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October 25, 2013

Most. Awkward. Second. Date. Ever.

It was bad enough when Rachel Heller discovered she had HPV. Then she had to tell her new guy about her status.

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On our first date, he snatched my heart from its shroud over spicy tuna and shrimp rolls at a tiny restaurant a few blocks from the beach. I tucked my fingers into the crook of his arm and touched his lustrous brown curls. After dark, we padded onto the sand and kissed under a patient moon.

The next day, my brain roiled with conflicting visions of our future. Like waves crashing against a seawall, my desire collided with the barrier of my still-hidden illness. "This is the coolest date-and-a-half I've ever had," Mike said that evening. Just wait, I thought. We made plans to meet for dinner the next night. No question, this was when I would have to tell him. Even though HPV is commonplace, that doesn't make it palatable, especially with a cancer warning attached. He might find me attractive, but would he still want to sleep with me?

As I parallel-parked near his building that afternoon, my impending admission felt like a 2-ton anvil on my shoulders. Up in his apartment, I excused myself to go to the bathroom and practiced my not-about-to-cry look in the mirror. Then I crossed the living room and sat next to him on the couch. "OK," I said. "I have to talk to you." He nodded as my confession tumbled out. He said "Mm-hmm" a couple of times. He placed his hand on my knee. Then he pulled me close. Great, I thought, a good-bye hug. "Being nice to me now will only make it harder," I managed to croak.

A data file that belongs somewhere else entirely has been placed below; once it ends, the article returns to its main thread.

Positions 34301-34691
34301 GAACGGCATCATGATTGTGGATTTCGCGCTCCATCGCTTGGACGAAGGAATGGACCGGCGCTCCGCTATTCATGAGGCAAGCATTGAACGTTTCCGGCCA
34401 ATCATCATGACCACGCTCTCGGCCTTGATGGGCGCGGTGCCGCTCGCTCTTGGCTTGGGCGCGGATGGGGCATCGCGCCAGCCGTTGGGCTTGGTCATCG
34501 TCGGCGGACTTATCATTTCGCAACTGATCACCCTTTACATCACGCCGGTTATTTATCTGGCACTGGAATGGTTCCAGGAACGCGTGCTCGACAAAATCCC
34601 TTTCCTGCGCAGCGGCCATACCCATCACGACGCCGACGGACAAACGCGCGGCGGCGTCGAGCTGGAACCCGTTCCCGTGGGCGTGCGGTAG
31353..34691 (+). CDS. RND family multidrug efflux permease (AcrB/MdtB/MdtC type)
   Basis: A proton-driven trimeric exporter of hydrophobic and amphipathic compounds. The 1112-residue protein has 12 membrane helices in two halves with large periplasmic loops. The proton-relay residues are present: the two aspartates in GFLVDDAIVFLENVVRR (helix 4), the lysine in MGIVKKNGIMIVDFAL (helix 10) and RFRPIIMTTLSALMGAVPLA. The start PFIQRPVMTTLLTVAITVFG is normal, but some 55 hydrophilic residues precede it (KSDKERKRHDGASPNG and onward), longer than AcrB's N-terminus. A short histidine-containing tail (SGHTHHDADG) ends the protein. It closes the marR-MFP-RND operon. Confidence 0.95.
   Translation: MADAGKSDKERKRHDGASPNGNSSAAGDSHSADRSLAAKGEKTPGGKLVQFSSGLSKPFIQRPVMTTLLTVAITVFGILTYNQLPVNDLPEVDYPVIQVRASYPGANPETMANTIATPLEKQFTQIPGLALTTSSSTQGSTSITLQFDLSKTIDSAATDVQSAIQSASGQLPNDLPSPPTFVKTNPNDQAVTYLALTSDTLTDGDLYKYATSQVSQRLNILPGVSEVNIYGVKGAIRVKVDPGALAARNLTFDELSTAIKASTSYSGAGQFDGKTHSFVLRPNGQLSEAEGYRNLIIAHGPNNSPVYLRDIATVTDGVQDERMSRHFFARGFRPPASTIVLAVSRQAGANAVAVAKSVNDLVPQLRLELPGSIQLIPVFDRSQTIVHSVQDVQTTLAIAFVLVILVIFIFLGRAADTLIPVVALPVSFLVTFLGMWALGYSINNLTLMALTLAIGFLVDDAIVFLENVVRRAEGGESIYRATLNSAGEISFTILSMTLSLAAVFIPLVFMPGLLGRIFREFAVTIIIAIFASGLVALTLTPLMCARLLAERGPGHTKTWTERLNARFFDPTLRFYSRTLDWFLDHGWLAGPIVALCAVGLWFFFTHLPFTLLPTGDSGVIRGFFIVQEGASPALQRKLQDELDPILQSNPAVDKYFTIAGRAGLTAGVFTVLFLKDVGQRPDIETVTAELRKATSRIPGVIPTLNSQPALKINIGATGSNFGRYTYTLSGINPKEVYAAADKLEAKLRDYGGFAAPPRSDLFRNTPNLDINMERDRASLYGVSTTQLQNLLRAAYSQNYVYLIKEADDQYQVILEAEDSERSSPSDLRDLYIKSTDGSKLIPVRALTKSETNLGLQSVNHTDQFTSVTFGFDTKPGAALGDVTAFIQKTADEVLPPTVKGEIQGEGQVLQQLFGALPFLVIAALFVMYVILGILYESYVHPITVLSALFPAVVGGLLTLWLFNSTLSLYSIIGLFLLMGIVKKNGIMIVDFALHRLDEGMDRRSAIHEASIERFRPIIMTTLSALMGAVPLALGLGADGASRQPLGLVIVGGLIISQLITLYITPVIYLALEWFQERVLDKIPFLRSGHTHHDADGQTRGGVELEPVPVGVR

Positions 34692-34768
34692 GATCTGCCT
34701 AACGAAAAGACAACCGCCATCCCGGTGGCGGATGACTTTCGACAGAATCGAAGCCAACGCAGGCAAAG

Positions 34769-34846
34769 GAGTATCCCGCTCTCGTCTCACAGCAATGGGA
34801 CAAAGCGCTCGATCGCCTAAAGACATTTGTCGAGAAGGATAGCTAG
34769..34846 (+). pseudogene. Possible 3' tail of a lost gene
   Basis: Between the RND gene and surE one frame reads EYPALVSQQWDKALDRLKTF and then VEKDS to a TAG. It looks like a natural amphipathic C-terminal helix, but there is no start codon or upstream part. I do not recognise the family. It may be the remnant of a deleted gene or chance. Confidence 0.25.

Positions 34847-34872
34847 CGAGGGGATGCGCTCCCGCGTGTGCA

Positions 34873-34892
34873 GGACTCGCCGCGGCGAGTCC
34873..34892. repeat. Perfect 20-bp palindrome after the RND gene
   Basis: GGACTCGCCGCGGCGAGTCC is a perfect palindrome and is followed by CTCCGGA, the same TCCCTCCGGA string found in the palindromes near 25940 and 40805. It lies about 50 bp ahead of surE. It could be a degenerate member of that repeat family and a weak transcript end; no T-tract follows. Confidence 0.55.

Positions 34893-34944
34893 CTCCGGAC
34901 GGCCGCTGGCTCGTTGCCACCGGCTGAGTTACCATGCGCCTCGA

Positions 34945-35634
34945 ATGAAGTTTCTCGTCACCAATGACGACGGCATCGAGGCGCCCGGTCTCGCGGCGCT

But his next line surprised me: "If we don't work out, it'll be for regular reasons, not for this." Relieved, I sobbed into his freshly laundered sleeve, staining it dark and slick, marveling that this sleeve was still available for me to slobber on. He had questions: Is it uncomfortable? (Not really.) Will it ever go away? (It might, but no one knows when.) Yet he didn't judge me. He still wanted to see me—and perhaps do more than see me, I realized, by the way his lips brushed my neck later that night. In fact, the outcome that came to pass was the only one I hadn't allowed myself to imagine.

Now that we're engaged, I think of that night with Mike often. Since we're monogamous, we no longer use condoms. My HPV hasn't interfered with my ability to have kids, so the only question now is when. Yet I still remember hiding behind my hair as I told him what it meant, and how the last thing I wanted was to expose him to the same nagging risk—the risk of warts, of passing it on, of shame. I remember how my fingers toyed with the holes at the hem of my shirt. But the more I think about it, Mike wasn't looking at my tattered attire. His eyes lingered on what lay beyond it: a human girl full of worry and love, warm and vibrant and whole. He saw the person cowering behind the disease. I'm glad I finally did, too.

"HPV isn't a personality quirk I can explain away."

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